During metastasis, ovarian carcinoma cells must be able to grow in ECM detachment to travel to secondary sites. To determine if PRDX2 is important in the growth of anchorage-independent SKOV3 cells, shRNA techniques were utilized to stably eliminate PRDX2 expression. PRDX2 elimination was confirmed through western blotting (Figure 1A), and SKOV3 Parental cells and SKOV3 PRDX2 deficient cells were grown in soft agar. SKOV3 PRDX2-deficient cells had abrogated growth in soft agar compared to SKOV3 parental cells (Figure 1B and 1C), suggesting that PRDX2-deficient SKOV3 cells are at a disadvantage for growth in anchorage independence.

 

FIGURE 1. PRDX2 deficiency severely compromises cell growth in soft agar. PRDX2 deficiency was confirmed through western blotting (panel A). To measure ability to grow in anchorage-independence, SKOV3 parental cells and SKOV3 PRDX2 deficient cells were grown in triplicate for 21 days in soft agar, stained with iodonitrotetrazolium chloride (INT), and colonies were counted using ImageJ. This process was completed 10 times. Representative soft agar images are in panel B. Quantitation of one representative triplicate-plated experiment is shown in panel C. *, p < 0.05 as determined using a two-tailed t test. Error bars represent SEM. 

3.2. Elimination of PRDX2 Results in Abrogated Cell Proliferation in ECM Detachment 

Changes in cell growth in soft agar can be a result of alterations in proliferation or cell viability. To determine which cellular process was being altered by PRDX2 deficiency in ECM detachment, PRDX2-deficient SKOV3 cells and SKOV3 parental cells were grown on non-adherent poly-HEMA coated 6-wellplates. Percentcellviability(Figure2A)and proliferation (Figure 2B) were calculated at 24, 48, and 72 h. No changes in cell viability between ECM-detached SKOV3 PRDX2 deficient cells and ECM-detached SKOV3 parental cells were seen at any time point (Figure 2A). However, ECM-detached SKOV3 PRDX2 deficient cells showed compromised proliferation at 48 and 72 h compared to ECM-detached SKOV3 parental cells (Figure 2B). Given that PRDX2 deficiency did not compromise cell viability in ECM detachment, the abrogated colony formation visualized in PRDX2-deficient SKOV3 cells in soft agar was due to compromised cell proliferation.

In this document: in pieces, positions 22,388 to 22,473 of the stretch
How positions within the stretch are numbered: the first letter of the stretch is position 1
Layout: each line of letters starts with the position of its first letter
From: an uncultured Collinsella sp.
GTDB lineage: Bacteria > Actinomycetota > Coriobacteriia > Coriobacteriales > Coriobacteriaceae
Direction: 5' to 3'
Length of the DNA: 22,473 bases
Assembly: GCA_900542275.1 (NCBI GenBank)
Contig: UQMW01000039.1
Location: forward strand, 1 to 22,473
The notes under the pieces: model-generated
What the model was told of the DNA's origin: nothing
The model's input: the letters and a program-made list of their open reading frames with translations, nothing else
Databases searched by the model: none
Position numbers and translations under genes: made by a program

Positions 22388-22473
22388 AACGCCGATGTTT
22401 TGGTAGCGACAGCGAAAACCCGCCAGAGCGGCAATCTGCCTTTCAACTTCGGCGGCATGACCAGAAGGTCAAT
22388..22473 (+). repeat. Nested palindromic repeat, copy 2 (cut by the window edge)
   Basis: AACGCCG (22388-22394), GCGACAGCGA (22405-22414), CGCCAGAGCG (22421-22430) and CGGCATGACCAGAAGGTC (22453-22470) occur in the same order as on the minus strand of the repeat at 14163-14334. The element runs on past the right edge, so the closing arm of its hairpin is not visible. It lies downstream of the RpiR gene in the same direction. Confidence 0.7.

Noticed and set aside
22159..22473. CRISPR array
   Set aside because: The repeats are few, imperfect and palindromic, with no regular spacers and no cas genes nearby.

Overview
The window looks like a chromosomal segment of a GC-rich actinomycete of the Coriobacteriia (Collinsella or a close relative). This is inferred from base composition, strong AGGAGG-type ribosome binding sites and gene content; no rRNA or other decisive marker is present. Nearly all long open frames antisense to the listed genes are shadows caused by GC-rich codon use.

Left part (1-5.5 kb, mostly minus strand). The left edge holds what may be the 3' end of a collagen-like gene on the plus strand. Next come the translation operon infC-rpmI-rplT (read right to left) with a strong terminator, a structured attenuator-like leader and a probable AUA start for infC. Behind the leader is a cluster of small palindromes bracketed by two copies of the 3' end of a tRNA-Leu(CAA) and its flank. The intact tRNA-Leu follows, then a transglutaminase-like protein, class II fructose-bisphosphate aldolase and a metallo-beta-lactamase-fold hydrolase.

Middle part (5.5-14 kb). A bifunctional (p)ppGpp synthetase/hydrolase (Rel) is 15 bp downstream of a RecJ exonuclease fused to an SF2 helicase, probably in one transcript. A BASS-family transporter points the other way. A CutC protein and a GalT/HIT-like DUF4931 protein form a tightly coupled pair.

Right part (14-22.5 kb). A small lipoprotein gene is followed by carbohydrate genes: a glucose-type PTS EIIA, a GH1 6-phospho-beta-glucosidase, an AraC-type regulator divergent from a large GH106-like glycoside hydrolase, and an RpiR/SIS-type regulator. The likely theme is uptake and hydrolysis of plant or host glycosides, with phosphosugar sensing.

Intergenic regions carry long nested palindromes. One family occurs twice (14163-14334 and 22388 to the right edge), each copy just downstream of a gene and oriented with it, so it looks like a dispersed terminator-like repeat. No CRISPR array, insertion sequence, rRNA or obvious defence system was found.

FIGURE 2. Elimination of PRDX2 abrogates cell proliferation in ECM-detached SKOV3 cells. Approximately 50,000 parental SKOV3 cells and PRDX2-deficient SKOV3 cells were plated per well of a non-adherent (poly-HEMA-coated) 6-well plate in triplicate. At 24, 48, and 72 h, cells from each well were removed, dead cells were stained from trypan blue, and cells were counted using a hemocytometer. This experiment was completed three times. From these counts, percent cell viability (panel A) and cell proliferation (panel B) from all experiments were calculated. *, p < 0.05 as determined using a two-tailed t test. Error bars represent SEM. 

3.3. PRDX2 Knockdown Has no Effect on Proliferation or Viability of ECM Attached SKOV3 Cells 

Given that PRDX2 deficiency affected cell proliferation of ECM-detached SKOV3 cells, PRDX2 deficiency and its effects on proliferation and viability of ECM-attachedcellswerestudied.SKOV3parental and SKOV3 PRDX2-deficient cells were grown on adherent 6-well plates and analyzed after 24, 48, and 72 h. PRDX2 deficiency had no effect on proliferation (Figure 3A) or cell viability (Figure 3B) in ECM-attached cells. In aggregate, these data suggest that PRDX2 deficiency does not impact ECM-attached cells, indicating that PRDX2 deficiency does not play a large role in cell proliferation or viability of cells at the primary tumor.

 

FIGURE 3. PRDX2 deficiency does not affect cell proliferation or cell viability in ECM-attached SKOV3 cells. SKOV3 Parental and SKOV3 PRDX2 deficient cells were plated on adherent 6-well plates in triplicate, stained with trypan blue at 24, 48, and 72 h, and counted using a hemocytometer. This experiment was completed three times, and total proliferation (panel A) and cell viability (panel B) were calculated. *, p < 0.05 as determined using a two-tailed t test. Error bars represent SEM.

4. DISCUSSION